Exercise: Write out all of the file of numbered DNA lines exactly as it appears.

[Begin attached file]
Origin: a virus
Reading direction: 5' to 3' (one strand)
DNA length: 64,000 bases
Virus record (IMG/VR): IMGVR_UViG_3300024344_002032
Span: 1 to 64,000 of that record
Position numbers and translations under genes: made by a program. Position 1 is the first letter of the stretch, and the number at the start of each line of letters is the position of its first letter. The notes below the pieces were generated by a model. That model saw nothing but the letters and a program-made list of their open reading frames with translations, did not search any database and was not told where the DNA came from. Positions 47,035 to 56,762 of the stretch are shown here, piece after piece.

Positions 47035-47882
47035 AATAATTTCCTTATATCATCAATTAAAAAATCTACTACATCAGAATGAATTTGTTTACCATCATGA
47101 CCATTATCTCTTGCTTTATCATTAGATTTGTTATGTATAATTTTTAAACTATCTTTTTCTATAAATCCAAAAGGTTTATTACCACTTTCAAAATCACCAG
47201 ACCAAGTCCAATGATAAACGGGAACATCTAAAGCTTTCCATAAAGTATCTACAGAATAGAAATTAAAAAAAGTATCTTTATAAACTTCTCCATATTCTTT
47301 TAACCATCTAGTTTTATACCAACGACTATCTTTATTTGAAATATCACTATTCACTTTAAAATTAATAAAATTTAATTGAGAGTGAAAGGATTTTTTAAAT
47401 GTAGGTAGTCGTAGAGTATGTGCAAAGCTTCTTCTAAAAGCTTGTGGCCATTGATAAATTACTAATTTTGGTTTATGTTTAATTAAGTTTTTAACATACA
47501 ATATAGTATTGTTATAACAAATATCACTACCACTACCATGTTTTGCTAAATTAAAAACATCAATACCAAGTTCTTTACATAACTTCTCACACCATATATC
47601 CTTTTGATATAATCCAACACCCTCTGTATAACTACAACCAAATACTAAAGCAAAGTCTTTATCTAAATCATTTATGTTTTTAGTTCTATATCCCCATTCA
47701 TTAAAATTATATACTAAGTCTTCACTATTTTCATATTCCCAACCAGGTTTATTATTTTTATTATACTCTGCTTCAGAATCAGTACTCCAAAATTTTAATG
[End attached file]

Origin: a virus
Reading direction: 5' to 3' (one strand)
DNA length: 64,000 bases
Virus record (IMG/VR): IMGVR_UViG_3300024344_002032
Span: 1 to 64,000 of that record
Position numbers and translations under genes: made by a program. Position 1 is the first letter of the stretch, and the number at the start of each line of letters is the position of its first letter. The notes below the pieces were generated by a model. That model saw nothing but the letters and a program-made list of their open reading frames with translations, did not search any database and was not told where the DNA came from. Positions 47,035 to 56,762 of the stretch are shown here, piece after piece.

Positions 47035-47882
47035 AATAATTTCCTTATATCATCAATTAAAAAATCTACTACATCAGAATGAATTTGTTTACCATCATGA
47101 CCATTATCTCTTGCTTTATCATTAGATTTGTTATGTATAATTTTTAAACTATCTTTTTCTATAAATCCAAAAGGTTTATTACCACTTTCAAAATCACCAG
47201 ACCAAGTCCAATGATAAACGGGAACATCTAAAGCTTTCCATAAAGTATCTACAGAATAGAAATTAAAAAAAGTATCTTTATAAACTTCTCCATATTCTTT
47301 TAACCATCTAGTTTTATACCAACGACTATCTTTATTTGAAATATCACTATTCACTTTAAAATTAATAAAATTTAATTGAGAGTGAAAGGATTTTTTAAAT
47401 GTAGGTAGTCGTAGAGTATGTGCAAAGCTTCTTCTAAAAGCTTGTGGCCATTGATAAATTACTAATTTTGGTTTATGTTTAATTAAGTTTTTAACATACA
47501 ATATAGTATTGTTATAACAAATATCACTACCACTACCATGTTTTGCTAAATTAAAAACATCAATACCAAGTTCTTTACATAACTTCTCACACCATATATC
47601 CTTTTGATATAATCCAACACCCTCTGTATAACTACAACCAAATACTAAAGCAAAGTCTTTATCTAAATCATTTATGTTTTTAGTTCTATATCCCCATTCA
47701 TTAAAATTATATACTAAGTCTTCACTATTTTCATATTCCCAACCAGGTTTATTATTTTTATTATACTCTGCTTCAGAATCAGTACTCCAAAATTTTAATG